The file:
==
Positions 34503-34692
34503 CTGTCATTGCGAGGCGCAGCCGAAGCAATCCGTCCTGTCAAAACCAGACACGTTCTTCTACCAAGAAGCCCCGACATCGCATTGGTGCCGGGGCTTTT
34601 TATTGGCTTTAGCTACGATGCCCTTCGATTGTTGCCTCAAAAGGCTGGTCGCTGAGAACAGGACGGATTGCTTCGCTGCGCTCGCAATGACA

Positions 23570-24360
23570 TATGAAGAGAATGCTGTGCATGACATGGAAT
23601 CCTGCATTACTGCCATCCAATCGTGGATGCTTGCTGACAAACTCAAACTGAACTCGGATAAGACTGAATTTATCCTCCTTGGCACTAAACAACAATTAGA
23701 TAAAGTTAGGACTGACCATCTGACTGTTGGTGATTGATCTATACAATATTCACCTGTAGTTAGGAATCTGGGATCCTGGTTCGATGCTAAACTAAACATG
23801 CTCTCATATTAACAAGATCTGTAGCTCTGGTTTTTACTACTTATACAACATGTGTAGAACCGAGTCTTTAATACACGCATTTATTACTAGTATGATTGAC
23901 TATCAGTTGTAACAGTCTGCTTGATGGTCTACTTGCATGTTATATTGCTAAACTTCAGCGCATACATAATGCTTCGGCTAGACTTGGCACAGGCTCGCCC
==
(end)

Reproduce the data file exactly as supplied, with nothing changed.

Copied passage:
Positions 34503-34692
34503 CTGTCATTGCGAGGCGCAGCCGAAGCAATCCGTCCTGTCAAAACCAGACACGTTCTTCTACCAAGAAGCCCCGACATCGCATTGGTGCCGGGGCTTTT
34601 TATTGGCTTTAGCTACGATGCCCTTCGATTGTTGCCTCAAAAGGCTGGTCGCTGAGAACAGGACGGATTGCTTCGCTGCGCTCGCAATGACA

Positions 23570-24360
23570 TATGAAGAGAATGCTGTGCATGACATGGAAT
23601 CCTGCATTACTGCCATCCAATCGTGGATGCTTGCTGACAAACTCAAACTGAACTCGGATAAGACTGAATTTATCCTCCTTGGCACTAAACAACAATTAGA
23701 TAAAGTTAGGACTGACCATCTGACTGTTGGTGATTGATCTATACAATATTCACCTGTAGTTAGGAATCTGGGATCCTGGTTCGATGCTAAACTAAACATG
23801 CTCTCATATTAACAAGATCTGTAGCTCTGGTTTTTACTACTTATACAACATGTGTAGAACCGAGTCTTTAATACACGCATTTATTACTAGTATGATTGAC
23901 TATCAGTTGTAACAGTCTGCTTGATGGTCTACTTGCATGTTATATTGCTAAACTTCAGCGCATACATAATGCTTCGGCTAGACTTGGCACAGGCTCGCCC